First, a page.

Balsamic Glazed Brussels Sprouts with Parmesan-Walnut Topping

Overhead view of a plate of balsamic glazed brussels sprouts on a white plate.

I know, brussels sprouts are not everyone’s favorite. 

So, tell me, why is it that my father recently caught me making a batch of these hot, crispy, glazey sprouts, grabbed a fork, and ate them out of a bowl like candy?

They’re given special treatment that’s usually reserved for fat cuts of steak, or first-class passengers flying international, or for you, on a Sunday evening with a glass of wine and a face mask. 

They’re pampered in a way that makes them a worthy side dish for Christmas dinner or any special occasion. 

Don’t be surprised if they show up that $80 spiral-sliced ham. 

Up-close and side view of balsamic glazed brussels sprouts in a black cast iron skillet.

Brussels sprouts are perfect for holiday dinners because they’re in-season, easy to prepare, and a healthy antidote to all of that chocolate cream pie. 

Yes, there should always be chocolate cream pie

Balsamic Glazed Brussels Sprouts won’t be just another compulsory green thing on your plate, but a craveworthy equal that’ll make you question what to taste first. 

Let’s make balsamic glazed brussels sprouts

First, brussels sprouts are roasted to delicious, crispy smithereens. The outer leaves of the sprouts turn deep mahogany brown and shatteringly crisp, while the insides become steamed and soft. 

Overhead view of roasted brussels sprouts on a sheet pan.

Then, they’re blanketed in a balsamic-honey glaze. The glaze, made with butter, balsamic vinegar, lemon juice, and honey, comes together quickly on the stovetop while the sprouts roast in the oven. 

Finally, the brussels sprouts are topped with salted, olive oil-toasted walnuts, lemon zest, red pepper flakes, and heaping spoonfuls of Parmesan cheese. 

Up-close and side view of balsamic glazed brussels sprouts on a white plate.

The little green cabbages turn into a stunning, lacquered dish with crunch, pizzazz, spice, and, well, cheese. 

This is meant to be a side dish for something like Christmas dinner, but you might just be tempted to put the sprouts in a bowl, grab a fork, and eat them like candy.

A few notes

I like this best with tiny, whole sprouts, but you can halve larger ones if that’s all you can find. Usually a bag of sprouts contains various sizes so use your judgement when prepping them.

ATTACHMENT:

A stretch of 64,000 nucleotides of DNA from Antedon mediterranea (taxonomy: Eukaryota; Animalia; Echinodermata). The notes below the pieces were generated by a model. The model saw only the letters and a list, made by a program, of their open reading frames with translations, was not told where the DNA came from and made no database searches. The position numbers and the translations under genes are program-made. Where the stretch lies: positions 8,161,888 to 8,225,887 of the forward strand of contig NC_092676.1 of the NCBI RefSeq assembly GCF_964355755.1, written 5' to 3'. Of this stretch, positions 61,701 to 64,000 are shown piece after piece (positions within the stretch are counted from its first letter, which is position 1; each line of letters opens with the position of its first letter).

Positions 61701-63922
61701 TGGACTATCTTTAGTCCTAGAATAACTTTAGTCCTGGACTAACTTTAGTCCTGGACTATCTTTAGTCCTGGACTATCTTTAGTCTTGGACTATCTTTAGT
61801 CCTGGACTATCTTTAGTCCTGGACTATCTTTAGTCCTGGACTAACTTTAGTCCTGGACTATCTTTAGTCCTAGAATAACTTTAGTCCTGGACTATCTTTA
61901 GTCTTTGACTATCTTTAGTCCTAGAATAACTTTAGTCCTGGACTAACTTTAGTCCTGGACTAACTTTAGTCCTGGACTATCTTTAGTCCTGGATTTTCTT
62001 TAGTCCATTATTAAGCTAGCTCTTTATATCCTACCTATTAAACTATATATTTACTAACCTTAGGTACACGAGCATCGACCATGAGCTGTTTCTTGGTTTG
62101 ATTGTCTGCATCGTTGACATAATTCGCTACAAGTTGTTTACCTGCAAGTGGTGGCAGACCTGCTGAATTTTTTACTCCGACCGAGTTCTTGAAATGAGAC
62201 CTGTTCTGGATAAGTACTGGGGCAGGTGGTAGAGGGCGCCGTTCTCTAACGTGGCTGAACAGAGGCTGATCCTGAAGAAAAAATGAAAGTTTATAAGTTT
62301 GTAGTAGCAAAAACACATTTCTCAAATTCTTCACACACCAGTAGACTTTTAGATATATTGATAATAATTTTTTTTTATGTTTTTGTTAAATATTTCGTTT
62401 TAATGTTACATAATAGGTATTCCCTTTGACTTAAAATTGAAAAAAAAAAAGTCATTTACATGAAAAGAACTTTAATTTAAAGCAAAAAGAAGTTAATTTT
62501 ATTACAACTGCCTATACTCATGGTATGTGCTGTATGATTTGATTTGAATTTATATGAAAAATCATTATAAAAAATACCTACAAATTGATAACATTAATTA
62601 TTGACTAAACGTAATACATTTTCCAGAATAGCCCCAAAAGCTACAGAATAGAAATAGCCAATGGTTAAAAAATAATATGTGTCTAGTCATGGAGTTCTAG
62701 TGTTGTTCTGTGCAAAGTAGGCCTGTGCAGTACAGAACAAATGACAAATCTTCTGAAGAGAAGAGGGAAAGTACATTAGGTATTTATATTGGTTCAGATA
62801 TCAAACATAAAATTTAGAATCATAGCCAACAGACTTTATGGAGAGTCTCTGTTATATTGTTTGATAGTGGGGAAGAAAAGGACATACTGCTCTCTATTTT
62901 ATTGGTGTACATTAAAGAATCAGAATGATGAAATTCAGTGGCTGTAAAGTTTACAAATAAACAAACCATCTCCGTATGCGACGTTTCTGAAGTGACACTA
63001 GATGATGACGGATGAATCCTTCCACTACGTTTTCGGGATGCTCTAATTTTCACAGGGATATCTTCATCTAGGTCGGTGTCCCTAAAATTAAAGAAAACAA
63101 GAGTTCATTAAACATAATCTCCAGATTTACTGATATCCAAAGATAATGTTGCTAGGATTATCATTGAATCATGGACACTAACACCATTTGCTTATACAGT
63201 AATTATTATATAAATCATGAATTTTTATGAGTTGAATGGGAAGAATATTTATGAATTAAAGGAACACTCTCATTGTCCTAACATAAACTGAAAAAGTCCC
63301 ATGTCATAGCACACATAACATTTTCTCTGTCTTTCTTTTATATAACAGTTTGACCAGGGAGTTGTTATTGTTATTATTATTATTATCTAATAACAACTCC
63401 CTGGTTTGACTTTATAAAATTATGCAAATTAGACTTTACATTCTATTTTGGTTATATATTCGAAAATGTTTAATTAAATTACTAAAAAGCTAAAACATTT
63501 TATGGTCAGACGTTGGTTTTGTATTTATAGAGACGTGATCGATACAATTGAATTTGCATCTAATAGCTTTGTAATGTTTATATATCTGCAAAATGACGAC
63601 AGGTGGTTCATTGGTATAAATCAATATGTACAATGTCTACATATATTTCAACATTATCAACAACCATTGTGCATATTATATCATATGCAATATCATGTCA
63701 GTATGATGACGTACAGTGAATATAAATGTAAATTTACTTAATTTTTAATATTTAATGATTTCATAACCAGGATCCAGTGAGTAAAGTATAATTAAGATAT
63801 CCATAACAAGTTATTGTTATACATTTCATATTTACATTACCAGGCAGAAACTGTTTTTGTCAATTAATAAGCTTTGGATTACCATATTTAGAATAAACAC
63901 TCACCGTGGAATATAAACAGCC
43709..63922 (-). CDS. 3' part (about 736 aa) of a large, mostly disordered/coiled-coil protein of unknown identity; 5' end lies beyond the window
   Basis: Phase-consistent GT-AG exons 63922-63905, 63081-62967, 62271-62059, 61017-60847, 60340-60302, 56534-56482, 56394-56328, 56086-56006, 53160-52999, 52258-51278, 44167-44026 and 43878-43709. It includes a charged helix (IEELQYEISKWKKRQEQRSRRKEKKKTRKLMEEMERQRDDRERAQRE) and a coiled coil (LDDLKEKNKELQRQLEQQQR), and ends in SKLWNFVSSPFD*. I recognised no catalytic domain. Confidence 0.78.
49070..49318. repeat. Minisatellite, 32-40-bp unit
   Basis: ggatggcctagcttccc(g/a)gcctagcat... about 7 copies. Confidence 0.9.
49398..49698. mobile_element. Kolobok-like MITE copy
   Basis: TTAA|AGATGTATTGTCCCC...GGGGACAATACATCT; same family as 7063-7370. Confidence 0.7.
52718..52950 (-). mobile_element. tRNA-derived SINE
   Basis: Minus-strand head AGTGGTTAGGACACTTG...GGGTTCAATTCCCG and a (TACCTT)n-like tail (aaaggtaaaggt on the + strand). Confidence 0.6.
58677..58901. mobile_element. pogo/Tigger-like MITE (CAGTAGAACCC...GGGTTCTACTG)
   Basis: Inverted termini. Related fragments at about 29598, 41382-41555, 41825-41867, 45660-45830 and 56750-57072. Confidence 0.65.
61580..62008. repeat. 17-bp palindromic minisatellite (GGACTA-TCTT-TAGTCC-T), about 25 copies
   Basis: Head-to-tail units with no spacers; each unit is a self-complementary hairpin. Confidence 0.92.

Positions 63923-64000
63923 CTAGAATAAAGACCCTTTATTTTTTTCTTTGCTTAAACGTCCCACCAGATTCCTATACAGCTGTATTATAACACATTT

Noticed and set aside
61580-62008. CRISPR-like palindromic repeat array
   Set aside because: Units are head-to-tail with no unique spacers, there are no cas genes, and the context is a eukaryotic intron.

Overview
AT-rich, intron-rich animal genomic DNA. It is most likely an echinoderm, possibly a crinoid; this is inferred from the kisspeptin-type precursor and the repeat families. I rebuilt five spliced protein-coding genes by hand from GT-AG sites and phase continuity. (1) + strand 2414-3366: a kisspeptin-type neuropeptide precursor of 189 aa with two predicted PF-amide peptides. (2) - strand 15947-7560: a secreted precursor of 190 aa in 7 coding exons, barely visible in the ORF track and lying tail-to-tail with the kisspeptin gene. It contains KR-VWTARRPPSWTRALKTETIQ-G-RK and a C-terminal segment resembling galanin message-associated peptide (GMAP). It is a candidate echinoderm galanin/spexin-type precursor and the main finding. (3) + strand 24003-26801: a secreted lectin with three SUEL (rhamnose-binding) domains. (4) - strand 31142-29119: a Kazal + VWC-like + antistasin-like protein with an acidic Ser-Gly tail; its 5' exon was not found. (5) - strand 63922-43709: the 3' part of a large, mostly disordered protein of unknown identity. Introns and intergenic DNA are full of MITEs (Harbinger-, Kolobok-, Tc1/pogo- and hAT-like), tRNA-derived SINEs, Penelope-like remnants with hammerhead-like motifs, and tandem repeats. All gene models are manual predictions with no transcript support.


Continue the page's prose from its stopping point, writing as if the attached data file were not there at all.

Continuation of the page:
If you plan to make this as a side dish for Christmas dinner (or any holiday), you can make the brussels sprouts, balsamic glaze, and walnut mixture about 3 hours in advance, without combining. When you’re ready to eat, just reheat the glaze over medium heat until bubbling before adding brussels sprouts, then topping with the walnut mixture. If the glaze has thickened too much, just add a tablespoon or two of water and add more salt if necessary.

Balsamic Glazed Brussels Sprouts with Parmesan-Walnut topping

1 Star2 Stars3 Stars4 Stars5 Stars (7 votes, average: 5.00 out of 5)
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Serves: 4
Prep Time: 15 minutes Cooking Time: 25 minutes

A stunning, delicious Christmas side dish recipe that's good enough to eat on its own.

Ingredients

  • 2 lb. Brussels sprouts, halved if large
  • 3 Tbsp. vegetable or other neutral oil
  • Kosher salt, freshly ground pepper
  • 3 Tbsp. extra virgin olive oil
  • ⅓ cup chopped raw walnuts
  • 3 Tbsp. unsalted butter
  • 2 Tbsp. balsamic vinegar
  • Zest of 1 lemon plus 2 Tbsp. fresh lemon juice
  • 1 Tbsp. honey or agave
  • ½ tsp. crushed red pepper flakes
  • 3 Tbsp. grated Parmesan cheese

Instructions

1

Preheat the oven to 450°F. Toss Brussels sprouts and oil on a large rimmed baking sheet; season with salt and pepper. Taste a sprout and adjust seasonings as desired. Roast sprouts 20-25 minutes until softened and deeply browned.

2

Heat olive oil in a large skillet over low heat. Add walnuts and a pinch of salt and cook, stirring often, until nuts are golden brown, 4-6 minutes. Keep an eye on them! They can burn easily.

3

Transfer the nuts, along with their oil, to a small bowl.

4

Melt the butter in the same skillet. Add the balsamic vinegar, lemon juice, and honey and bring to a simmer over medium heat (this will happen quickly), whisking to emulsify. Taste the glaze (blow on it, it will be hot) and adjust seasonings to your liking. Add brussels sprouts; toss to coat, and taste again for seasoning.

5

Add lemon zest, red pepper flakes, and Parmesan cheese to the bowl with the walnuts. Toss to combine.

6

Transfer brussels sprouts to a platter, scatter nut mixture over brussels sprouts and serve.

Nutrition

  • 370 Calories

Notes

Do Ahead: Brussels sprouts, balsamic glaze, and walnut mixture can all be made 3 hours ahead. Do not combine. Reheat glaze over medium heat until bubbling, add a tablespoon or two if it has become too thick. Toss with brussels sprouts, then top with the walnut mixture. I like this best with tiny, whole sprouts, but you can halve larger ones if that’s all you can find. Usually a bag of sprouts contains various sizes so use your judgement when prepping them. The earthy and sulfur flavors of brussels sprouts make them difficult to pair with wine. However, the sweet glaze and salty parmesan help counteract these notes. I would try an herbaceous Austrian Grüner Veltliner to compliment the slight bitterness of the sprouts.


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1 Comment

  • Reply
    Kevin
    January 31, 2019 at 3:00 pm

    Absolutely delicious! Simple and divine!

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